The Carmina of Caius Valerius Catullus, by Catullus


Dicebas quondam solum te nosse Catullum,

Lesbia, nec prae me velle tenere Iovem.

Dilexi tum te non tantum ut volgus amicam,

Sed pater ut gnatos diligit et generos.

Nunc te cognovi: quare etsi inpensius uror, 5

Multo mi tamen es vilior et levior.

Qui potisest? inquis. quod amantem iniuria talis

Cogit amare magis, sed bene velle minus.


To Lesbia the False.

Wont thou to vaunt whilòme of knowing only Catullus

(Lesbia!) nor to prefer Jupiter’s self to myself.

Then, too, I loved thee well, not as vulgar wretch his mistress

But as a father his sons loves and his sons by the law.

Now have I learnt thee aright; wherefor though burn I the hotter, 5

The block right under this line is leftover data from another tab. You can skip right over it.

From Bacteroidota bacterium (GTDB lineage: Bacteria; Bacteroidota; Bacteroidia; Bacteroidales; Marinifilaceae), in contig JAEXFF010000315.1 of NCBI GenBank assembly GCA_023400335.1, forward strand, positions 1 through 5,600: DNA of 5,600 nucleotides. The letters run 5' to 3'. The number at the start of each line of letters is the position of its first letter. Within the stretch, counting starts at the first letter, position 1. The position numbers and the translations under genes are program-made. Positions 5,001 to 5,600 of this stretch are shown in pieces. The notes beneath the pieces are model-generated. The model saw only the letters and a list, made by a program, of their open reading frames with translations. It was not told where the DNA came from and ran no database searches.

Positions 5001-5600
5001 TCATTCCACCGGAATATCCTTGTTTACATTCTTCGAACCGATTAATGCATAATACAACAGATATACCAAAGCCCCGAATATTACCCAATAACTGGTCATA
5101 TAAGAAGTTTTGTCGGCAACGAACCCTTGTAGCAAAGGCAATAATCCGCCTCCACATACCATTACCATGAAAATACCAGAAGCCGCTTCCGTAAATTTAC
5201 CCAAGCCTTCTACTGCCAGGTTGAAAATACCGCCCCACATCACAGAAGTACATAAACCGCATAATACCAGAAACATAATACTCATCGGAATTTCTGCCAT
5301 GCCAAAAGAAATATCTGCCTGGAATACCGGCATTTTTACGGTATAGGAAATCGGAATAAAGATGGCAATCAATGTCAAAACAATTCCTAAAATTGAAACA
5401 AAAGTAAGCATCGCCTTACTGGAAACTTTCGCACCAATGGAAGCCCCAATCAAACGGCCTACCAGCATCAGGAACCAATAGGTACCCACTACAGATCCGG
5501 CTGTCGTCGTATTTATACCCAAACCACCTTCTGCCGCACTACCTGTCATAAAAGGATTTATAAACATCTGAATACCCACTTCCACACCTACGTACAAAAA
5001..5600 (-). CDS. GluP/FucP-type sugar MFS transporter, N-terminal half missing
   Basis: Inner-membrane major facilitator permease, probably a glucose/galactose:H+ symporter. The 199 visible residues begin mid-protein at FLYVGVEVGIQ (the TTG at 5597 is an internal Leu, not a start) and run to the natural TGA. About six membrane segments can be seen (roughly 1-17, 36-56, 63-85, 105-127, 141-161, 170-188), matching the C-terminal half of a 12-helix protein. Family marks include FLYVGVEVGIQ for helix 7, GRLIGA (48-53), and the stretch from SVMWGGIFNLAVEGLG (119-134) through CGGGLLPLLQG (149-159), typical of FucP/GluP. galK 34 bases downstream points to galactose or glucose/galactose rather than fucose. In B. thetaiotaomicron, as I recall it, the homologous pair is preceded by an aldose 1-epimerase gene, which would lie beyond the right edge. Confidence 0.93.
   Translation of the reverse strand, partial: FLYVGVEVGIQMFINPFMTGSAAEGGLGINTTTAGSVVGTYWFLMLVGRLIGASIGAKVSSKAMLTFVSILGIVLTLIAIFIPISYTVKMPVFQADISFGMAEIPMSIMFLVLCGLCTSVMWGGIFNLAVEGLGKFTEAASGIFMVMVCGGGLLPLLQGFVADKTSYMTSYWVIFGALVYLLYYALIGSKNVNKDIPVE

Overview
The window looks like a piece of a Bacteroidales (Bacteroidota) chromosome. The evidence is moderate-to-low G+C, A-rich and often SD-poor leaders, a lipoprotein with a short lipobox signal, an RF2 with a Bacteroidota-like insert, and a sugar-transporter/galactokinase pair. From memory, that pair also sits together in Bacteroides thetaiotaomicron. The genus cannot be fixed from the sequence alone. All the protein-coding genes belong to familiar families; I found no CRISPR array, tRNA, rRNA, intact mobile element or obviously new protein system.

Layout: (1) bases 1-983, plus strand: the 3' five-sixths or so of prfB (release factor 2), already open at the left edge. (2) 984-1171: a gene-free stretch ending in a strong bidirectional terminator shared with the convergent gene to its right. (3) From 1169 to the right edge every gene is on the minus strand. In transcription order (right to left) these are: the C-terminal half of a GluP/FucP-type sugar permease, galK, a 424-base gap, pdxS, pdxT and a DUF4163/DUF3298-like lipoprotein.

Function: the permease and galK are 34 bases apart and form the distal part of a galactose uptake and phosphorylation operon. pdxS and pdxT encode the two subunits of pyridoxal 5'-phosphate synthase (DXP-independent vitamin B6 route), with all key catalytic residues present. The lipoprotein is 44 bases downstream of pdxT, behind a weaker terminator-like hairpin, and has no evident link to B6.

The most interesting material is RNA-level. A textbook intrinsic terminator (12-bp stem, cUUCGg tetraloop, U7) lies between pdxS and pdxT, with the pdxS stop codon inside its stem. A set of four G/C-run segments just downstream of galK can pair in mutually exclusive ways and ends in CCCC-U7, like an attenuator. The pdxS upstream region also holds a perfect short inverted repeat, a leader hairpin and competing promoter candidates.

Lighter and viler by far thou unto me hast become.

“How can this be?” dost ask: ’tis that such injury ever

Forces the hotter to love, also the less well to will.

Once thou didst profess to know but Catullus, Lesbia, nor wouldst hold Jove before me. I loved thee then, not only as a churl his mistress, but as a father loves his own sons and sons-inlaw. Now I do know thee: wherefore if more strongly I burn, thou art nevertheless to me far viler and of lighter thought. How may this be? thou askest. Because such wrongs drive a lover to greater passion, but to less wishes of welfare.

Last updated Sunday, March 27, 2016 at 11:52